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Experiences with pre-graduate research among Danish medical students and doctors

Ditte Georgina Zhang1, 2, Jawad Ahmad Zahid1, 3, Noor Al-Huda Hadi1, 2, 3, 4 & Simon Francis Thomsen2, 5

8. mar. 2024
13 min.


Experiences with pre-graduate research among Danish medical students and doctors

Studies have shown that introducing medical students to pre-graduate research may cultivate their interest in and likelihood of pursuing an academic career upon graduation [1, 2]. Danish medical schools, including the University of Copenhagen, Denmark, have integrated pre-graduate research into their curriculum (Figure 1) and a growing trend is seen among medical students from the university to engage in pre-graduate research (Supplementary Material) [3]. Research units and scientific departments share this interest and regularly recruit medical students to join research projects.

Pre-graduate research typically consists of working full-time on a research project, usually for six or 12 months. This can be done as part of the medical school curriculum and/or by engaging in intercalated employment at a research unit beyond the medical school. Medical students from various other countries have adopted similar research programmes [4, 5]. While pre-graduate research is widely acknowledged as beneficial, concerns have been raised regarding time constraints, high expectations and lack of mentorship [6, 7]. The extent to which these and other potential challenges affect Danish medical students remains unclear. The aim of our study was to evaluate the conditions and outcomes of pre-graduate research among medical students from the University of Copenhagen.


Study design

We conducted a descriptive, cross-sectional, questionnaire-based survey on experiences from pre-graduate research. This study adheres to the Consensus-Based Checklist for Reporting of Survey Studies (CROSS) guideline [8].

Data collection methods

The questionnaire was developed based on concerns raised by medical students and conveyed to Panum’s Youth Research Association (PUFF), a student-driven organisation dedicated to promoting and facilitating pre-graduate research. The questionnaire comprised 34 questions divided into 1) working hours and income, 2) publications and authorship and 3) working environment and well-being (Supplementary Material). A response to each question was required to proceed. Representatives from the Association of Danish Medical Students (FADL), PhD students, a clinical professor and an industrial and organisational psychologist reviewed the questionnaire prior to its distribution. Board members of PUFF pretested the final survey.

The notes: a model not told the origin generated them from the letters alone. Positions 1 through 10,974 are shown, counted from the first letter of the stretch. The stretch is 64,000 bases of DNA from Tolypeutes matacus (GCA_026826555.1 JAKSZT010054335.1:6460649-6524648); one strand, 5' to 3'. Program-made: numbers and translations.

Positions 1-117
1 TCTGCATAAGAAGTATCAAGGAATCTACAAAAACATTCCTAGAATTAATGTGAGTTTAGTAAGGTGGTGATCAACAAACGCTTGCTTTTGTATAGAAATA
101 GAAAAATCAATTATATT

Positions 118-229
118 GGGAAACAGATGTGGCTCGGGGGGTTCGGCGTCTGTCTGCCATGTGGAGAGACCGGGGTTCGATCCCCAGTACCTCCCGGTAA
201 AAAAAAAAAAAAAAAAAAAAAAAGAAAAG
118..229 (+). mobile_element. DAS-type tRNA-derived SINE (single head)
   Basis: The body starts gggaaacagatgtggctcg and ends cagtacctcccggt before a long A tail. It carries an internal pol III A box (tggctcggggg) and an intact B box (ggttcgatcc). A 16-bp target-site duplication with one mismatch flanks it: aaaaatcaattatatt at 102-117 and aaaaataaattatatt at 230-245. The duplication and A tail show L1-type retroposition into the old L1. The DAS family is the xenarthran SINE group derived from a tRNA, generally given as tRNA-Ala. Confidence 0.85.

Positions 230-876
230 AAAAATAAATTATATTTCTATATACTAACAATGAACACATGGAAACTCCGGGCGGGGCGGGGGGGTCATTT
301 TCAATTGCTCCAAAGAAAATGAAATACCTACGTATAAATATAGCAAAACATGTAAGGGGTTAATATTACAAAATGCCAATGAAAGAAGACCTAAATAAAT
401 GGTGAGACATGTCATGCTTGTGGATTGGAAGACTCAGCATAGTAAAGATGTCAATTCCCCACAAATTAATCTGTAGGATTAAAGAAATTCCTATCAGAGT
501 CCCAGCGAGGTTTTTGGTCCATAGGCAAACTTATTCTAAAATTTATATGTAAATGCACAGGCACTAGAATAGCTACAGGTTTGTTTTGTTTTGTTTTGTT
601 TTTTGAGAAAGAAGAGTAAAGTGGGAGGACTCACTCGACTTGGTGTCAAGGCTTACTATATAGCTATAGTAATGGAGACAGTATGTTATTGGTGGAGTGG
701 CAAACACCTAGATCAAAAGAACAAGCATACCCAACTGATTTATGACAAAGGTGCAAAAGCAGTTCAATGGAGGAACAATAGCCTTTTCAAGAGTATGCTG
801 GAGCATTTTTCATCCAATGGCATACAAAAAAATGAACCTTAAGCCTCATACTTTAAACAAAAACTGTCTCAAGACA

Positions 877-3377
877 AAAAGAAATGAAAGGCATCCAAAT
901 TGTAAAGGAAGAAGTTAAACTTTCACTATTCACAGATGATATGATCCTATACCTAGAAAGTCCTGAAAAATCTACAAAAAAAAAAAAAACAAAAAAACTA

Sample characteristics

We included current medical students and doctors who graduated from the University of Copenhagen in 2018 or later and have been or are currently engaged in full-time pre-graduate research. The inclusion criteria were used as gatekeeper questions to avoid non-eligible responders. We used a non-probability voluntary sampling method. Sample size was not calculated a priori because of the descriptive nature of the study.

Survey administration and preparation

The survey was administered using SurveyXact [9] in relevant Facebook groups, student and research associations, the medical school paper and through posters at hospitals in Zealand and the Faculty of Health and Medical Sciences, University of Copenhagen. The survey was open for responses between March 2021 and June 2021.

Ethical considerations

Ethics committee or data protection agency approvals were not required. Access to the survey and responses was limited to the authors; DGZ, JAZ and NMH. Participation was voluntary and anonymous. Participants could provide contact information and affiliation for potential follow-up inquiries, with assurance of confidentiality. Consent was obtained before starting the survey, which complied with the General Data Protection Regulation and Danish data protection laws.

Statistical analysis